5 Pitfalls of a "Set It and Forget It" Strategy
Alright marketers, you're done! You've just set up your automated marketing campaigns and it's smooth sailing from here. You can just “set it and forget it,” right? WRONG! The idea of setting up campaigns once and letting them run for eternity sounds pretty appealing, but the concept of Set it and Forget It is actually a pretty risky strategy.
Before we talk about the risks, let's first reflect upon the origin of that phrase. It wasn't always a marketing automation technique – it was actually what some have dubbed as the greatest infomercial tagline of all time. “Set it and forget it” was originally used to promote the “As Seen on TV” Ronco Showtime Rotisserie back in the early 2000s.
While the concept of “set it and forget it” might work well for cooking techniques or possibly the stock market, it does not for marketing or technology. In fact, we'd argue that this phrase should be banned completely from a marketer's playbook!
The theory is sound: tapping into the need to automate manual processes that take up a lot of time and resources. However, when it comes to marketing campaigns, you can't “forget it” entirely without running into a few pitfalls along the way.
5 common Pitfalls
Marketing to Customers in Default Settings
There is no doubt that automation has positively impacted marketing operations by allowing teams to do more with less effort. However, when those efforts become a one-size-fits-all approach, that quite honestly is lazy marketing. By setting it and forgetting it, you are almost marketing to customers in a default setting. Take a common type of automated campaign like a win-back email series. There is likely a pre-existing “setting” based on an average (which are evil by the way) that tells marketers that a generic “come back” message triggered at a certain point in the customer's lifecycle will move the needle. However, this default has the potential to do so much more! Consider revisiting your marketing defaults to identify the areas that can be reconfigured in a way more highly customized and personalized to the consumer.
Ignoring Changes in Customer Behavior
It's not groundbreaking to say that customer needs are constantly changing. But, if your set it and forget it strategy fails to monitor those changes over time, your original campaign, cadence, trigger, or target audience might become irrelevant. For example, let's imagine you are a travel website offering hotel, air, and car rental options to consumers. You might set automated reminders to travelers to book their big annual vacation before the one-year anniversary of their last trip. But, if consumers begin to take multiple short getaways instead, you aren't going to be in their Inbox when they're thinking about their next trip. You'll need the collaboration of your technologists and your analysts to be successful here – both tracking and analyzing customer data is critical if you want your automated campaigns to continue to be relevant.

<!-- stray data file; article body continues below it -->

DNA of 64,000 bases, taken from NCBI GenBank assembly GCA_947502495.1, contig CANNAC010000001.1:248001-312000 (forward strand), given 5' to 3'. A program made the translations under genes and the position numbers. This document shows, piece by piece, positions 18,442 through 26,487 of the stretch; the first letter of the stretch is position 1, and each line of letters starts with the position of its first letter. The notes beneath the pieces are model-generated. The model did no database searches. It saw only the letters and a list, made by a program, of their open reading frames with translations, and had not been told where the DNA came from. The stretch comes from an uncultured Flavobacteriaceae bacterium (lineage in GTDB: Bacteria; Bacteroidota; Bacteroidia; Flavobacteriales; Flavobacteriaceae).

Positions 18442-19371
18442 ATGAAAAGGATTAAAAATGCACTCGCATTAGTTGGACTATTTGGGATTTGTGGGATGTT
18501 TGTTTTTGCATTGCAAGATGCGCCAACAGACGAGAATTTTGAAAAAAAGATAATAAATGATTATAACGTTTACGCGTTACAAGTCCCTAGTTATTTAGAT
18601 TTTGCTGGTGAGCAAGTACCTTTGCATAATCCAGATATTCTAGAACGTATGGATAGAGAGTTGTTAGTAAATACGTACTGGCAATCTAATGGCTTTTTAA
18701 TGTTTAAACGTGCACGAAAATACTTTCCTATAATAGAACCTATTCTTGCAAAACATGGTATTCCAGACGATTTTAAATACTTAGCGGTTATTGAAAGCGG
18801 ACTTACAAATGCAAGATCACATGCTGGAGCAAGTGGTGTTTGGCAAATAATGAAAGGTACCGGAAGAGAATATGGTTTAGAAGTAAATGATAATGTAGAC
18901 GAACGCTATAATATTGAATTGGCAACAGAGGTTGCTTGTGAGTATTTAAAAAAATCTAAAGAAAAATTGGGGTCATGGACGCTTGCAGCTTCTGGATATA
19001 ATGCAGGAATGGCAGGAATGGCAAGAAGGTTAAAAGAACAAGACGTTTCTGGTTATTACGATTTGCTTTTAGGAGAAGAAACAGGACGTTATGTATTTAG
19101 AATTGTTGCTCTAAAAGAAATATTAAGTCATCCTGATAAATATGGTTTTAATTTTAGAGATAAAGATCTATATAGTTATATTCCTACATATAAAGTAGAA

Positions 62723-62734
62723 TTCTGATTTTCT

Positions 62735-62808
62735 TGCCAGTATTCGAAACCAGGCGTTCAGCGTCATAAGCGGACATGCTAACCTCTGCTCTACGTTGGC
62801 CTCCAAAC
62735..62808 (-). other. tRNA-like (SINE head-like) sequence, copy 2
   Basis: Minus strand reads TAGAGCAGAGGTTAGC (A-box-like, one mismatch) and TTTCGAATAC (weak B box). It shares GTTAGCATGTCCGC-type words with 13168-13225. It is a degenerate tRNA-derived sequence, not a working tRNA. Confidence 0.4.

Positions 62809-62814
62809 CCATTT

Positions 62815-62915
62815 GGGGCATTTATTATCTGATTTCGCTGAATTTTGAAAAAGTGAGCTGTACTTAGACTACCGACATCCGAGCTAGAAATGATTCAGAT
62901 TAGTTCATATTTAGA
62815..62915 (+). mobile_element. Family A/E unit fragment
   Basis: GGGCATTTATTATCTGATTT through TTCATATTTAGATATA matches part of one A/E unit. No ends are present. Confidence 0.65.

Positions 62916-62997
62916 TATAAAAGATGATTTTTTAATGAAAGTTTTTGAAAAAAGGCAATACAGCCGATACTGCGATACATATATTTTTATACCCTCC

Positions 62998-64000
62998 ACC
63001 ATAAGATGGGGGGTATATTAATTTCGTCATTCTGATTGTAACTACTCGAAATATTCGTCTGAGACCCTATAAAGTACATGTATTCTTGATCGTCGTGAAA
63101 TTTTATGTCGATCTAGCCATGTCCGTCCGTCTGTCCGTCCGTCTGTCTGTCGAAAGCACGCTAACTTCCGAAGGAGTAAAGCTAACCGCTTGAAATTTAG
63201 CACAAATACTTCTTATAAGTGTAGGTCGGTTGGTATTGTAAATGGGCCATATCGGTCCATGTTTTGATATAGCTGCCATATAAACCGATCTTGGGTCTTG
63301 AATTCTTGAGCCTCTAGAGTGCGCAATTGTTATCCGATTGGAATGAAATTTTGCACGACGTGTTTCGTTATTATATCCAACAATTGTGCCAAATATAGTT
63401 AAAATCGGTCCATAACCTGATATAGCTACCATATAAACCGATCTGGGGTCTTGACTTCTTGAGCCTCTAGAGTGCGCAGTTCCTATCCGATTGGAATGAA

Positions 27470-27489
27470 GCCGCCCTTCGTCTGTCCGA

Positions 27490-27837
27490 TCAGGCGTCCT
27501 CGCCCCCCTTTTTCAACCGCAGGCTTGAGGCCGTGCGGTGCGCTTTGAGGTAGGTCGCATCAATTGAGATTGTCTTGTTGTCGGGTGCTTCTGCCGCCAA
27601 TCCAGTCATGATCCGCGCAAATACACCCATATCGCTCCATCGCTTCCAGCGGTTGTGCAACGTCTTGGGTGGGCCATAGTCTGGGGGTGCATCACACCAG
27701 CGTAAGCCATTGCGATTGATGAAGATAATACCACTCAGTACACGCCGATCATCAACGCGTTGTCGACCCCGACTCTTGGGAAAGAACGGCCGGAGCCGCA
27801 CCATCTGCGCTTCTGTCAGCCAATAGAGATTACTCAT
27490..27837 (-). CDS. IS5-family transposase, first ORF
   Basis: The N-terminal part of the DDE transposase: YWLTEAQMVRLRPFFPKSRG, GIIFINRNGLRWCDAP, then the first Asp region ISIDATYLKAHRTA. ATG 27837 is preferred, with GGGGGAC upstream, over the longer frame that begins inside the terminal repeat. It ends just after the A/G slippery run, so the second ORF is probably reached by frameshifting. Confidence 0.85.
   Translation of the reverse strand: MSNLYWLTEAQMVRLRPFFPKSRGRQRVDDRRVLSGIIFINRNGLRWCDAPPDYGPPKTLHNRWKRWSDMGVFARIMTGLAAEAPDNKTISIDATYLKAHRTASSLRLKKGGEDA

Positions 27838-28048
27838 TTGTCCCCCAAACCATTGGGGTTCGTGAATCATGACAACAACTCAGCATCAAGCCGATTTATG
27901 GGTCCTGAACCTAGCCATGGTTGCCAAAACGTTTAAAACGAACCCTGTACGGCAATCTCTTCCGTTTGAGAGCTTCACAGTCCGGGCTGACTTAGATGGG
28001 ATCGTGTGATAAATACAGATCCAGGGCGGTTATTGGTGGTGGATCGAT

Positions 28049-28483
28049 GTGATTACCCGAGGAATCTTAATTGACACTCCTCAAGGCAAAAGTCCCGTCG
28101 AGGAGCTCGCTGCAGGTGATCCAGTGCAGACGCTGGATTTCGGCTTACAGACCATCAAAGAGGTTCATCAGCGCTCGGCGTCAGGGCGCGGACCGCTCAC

Ignoring Changes in Business Strategy
This is a bit more surprising to think about, but still a relatively common challenge with automated campaigns. Even if you are paying attention to your customers, you can sometimes forget to remember the things that your company is doing differently. For example, if you build and launch a mobile app, your original email marketing drip campaign may become particularly useless (and probably annoying) to customers who move heavily into that channel. Your product team is constantly designing new offerings and your technology teams are often finding ways to improve the customer experience. This is great, but not if the campaigns you built forget to take these new efforts into consideration.
Technology Breaks and Nobody Knows
Many poor customer communications are driven by the fact that the initially designed campaign legitimately broke. At one company, the unsubscribe link broke and customers who expressed a preference to opt out, or change their communication settings, were essentially completely ignored. At another company, the personalization links failed and customers were receiving emails to “%FIRSTNAME%%LASTNAME%” for weeks. And at yet another, the abandoned cart emails were not picking up any product images. Since automated campaigns aren't often reviewed, these types of errors can go unnoticed for quite awhile. It's essential to conduct a system audit of anything automated on a regular basis to ensure that it all is working as designed.
Missing Learning Opportunities through Test and Learn
It may seem by now that we are not advocates of automation, but really it's quite the contrary! We believe the “set it” piece is a good practice, especially when starting with a baseline from which to learn. We do not advocate for the “forget it” part as it prevents opportunities for testing. Using the win-back email series example, you could take the default campaign and deliver a different experience to measure and validate that your campaign is performing at the optimal level. Simple tweaks to the timing or the offer can improve performance, which may not have been gained with a “set it and forget it” mentality. Just remember, don't test too many things at once to ensure that your tests give you a definitive answer on what is/isn't working.
While the lure of a “set it and forget it” strategy is always appealing, the concept is effectively dead today. It's impossible to set any automated campaign that can truly be hands off for the duration of the campaign. It is critical that regular checks are run to determine whether everything is still functioning, that analytics are conducted to ensure no customer changes are considered, and that major business changes or product releases initiate a review of the relevance of any existing automation. Automation is valuable, but it can never be truly left alone. Even the rotisserie would turn off once the chicken was done cooking!